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As volcanoes go, Poás is quite a good one !!

The laws of nature are written deep in the folds and faults of the earth. By encouraging men to learn those laws, one can lead them further to a knowledge of the author of all laws. ~ John Joseph Lynch, President, NY Academy of Sciences, 1963

As volcanoes go, Poás is quite a good one – and a definite must-see on your trip. This broad, tall, semi-conical mountain is a part of the Continental Divide – its eastern slope drains to the Atlantic, and the western slope goes to the Pacific.

Poás is only 60 km / 37 miles from San José, but a world apart in atmosphere. Like Irazú, it has a fine paved road to the top. As you climb its broad slopes, plantations with rows of coffee give way to strawberry and onion farms and finally to green dairy pasture before the 5,319-hectare/13,138-acre park covered by moss, bromeliads, epiphytes and wild gorse.

It gets much colder as you approach the 2,708-meter (8,883-foot) summit. A new welcome center greets visitors at the path to the 1,320 meter-wide (that’s 4,342 feet) active crater (reportedly the widest in the world) that surrounds a deep, turquoise-blue lake. A wooden viewing platform lets you look down at the surreal landscape in the crater – great for photos – and the windswept lake.

Poás is semi-active, with several vents that send steam and gas rising from the edge of its crater lake. We once watched a volcanologist in his “spacesuit” taking samples deep in the crater where a vent steams almost continuously. Its last serious eruptions were in 1989, when a sulfur blow caused acid rain that destroyed 75% of Grecia’s coffee crop. In 1994 fear of an eruption caused the evacuation of tourists.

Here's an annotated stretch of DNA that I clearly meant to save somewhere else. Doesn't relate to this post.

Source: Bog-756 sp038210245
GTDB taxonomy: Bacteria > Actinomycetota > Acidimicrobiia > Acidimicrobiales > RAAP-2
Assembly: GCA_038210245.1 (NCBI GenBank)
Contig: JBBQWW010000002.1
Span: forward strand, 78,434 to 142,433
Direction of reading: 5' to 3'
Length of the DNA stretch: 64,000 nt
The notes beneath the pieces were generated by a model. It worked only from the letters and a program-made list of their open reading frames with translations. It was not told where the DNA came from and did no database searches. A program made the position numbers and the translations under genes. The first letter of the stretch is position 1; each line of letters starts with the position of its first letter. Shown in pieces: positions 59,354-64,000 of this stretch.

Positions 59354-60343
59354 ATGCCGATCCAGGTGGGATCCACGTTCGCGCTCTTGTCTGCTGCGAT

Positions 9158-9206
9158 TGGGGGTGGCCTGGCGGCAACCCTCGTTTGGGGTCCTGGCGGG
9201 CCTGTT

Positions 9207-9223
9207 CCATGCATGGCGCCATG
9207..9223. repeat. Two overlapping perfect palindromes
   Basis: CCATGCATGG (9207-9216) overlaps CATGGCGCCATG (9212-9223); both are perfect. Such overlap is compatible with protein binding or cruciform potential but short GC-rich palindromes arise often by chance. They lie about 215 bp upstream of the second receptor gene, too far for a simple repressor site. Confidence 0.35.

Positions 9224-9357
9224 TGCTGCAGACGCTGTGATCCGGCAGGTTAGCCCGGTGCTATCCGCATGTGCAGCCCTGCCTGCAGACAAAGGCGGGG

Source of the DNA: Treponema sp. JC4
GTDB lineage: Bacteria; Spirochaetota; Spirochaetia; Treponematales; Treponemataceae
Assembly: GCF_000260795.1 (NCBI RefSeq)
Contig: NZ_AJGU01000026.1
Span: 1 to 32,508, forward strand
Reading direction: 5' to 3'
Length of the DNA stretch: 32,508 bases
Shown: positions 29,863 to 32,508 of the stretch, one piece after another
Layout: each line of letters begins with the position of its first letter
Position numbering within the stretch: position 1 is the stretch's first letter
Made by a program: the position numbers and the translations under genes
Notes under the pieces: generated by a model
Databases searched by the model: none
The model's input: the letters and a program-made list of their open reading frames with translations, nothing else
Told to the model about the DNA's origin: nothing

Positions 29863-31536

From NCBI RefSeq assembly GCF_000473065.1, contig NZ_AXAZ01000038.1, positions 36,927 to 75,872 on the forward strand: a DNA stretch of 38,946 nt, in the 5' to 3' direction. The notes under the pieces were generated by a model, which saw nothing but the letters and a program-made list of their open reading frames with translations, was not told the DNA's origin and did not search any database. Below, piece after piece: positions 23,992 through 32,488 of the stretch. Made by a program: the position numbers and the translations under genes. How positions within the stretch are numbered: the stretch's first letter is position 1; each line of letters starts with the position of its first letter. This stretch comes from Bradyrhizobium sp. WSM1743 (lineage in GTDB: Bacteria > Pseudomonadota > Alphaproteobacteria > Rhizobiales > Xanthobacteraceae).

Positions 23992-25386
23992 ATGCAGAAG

The crater that holds the lake is the fifth vent created during Poás’ active life. Hiking trials fork off from the paved road, leading to Lake Botos, a quiet lake formed in the third crater and surrounded by thick vegetation. Clouds sweep across your path suddenly, enveloping you in thick fog and blowing away just as quickly with the breeze. Dress for the cold, but use layers, as it can also get warm in the bright sun.

Poás is a sleeping giant that offers visitors an educational and fascinating day-trip with a truly beautiful ride to its summit and lots to do in the area. The fast way to the top from San José is straight through Alajuela from the highway near the airport. Follow the road through Pilas to Poasito and up you go. There are signs, so you won’t get lost (if you’re going downhill, you’re going the wrong way).

Since you probably rushed up to arrive before clouds socked in the mountaintop, consider a more scenic route down by turning left at Poasito through Vara Blanca, then down to Birrí, Barva to Heredia. This route passes close to La Paz Waterfalls

If you’d like to stay longer, stop at the Lagunillas Lodge ( 506/389-5842, $$), a rustic but enchanting set of bungalows 2.5 km/1.5 miles before the park entrance. Drive down the rutted dirt road through their dairy farm until you come to the main lodge. The family that owns it is trying to encourage eco-tourism to supplement or replace the dairy farm that their parents ran.

The women folks cook authentic Tico family food over a wood fire and the brothers act as guides. Horseback ride, hike, birdwatch or relax in the warm and friendly dining area and admire the views down the mountain slope. This is a very special place for very special times.

Near La Paz is the stunning Poás Volcano Lodge (on the road from Poas to Vara Blancas, . 506 / 482-2194, fax 482-2513, www.poasvolcanolodge.com, $$), built by an English family as the principal house for their dairy farm on the cloud-shrouded slopes. Stone walls, reading areas and a sunken fireplace in this large but intimate home make it feel as if it’s your own comfortable house. The simple, immaculately clean and appealing rooms are decorated with souvenirs from travels around the world.


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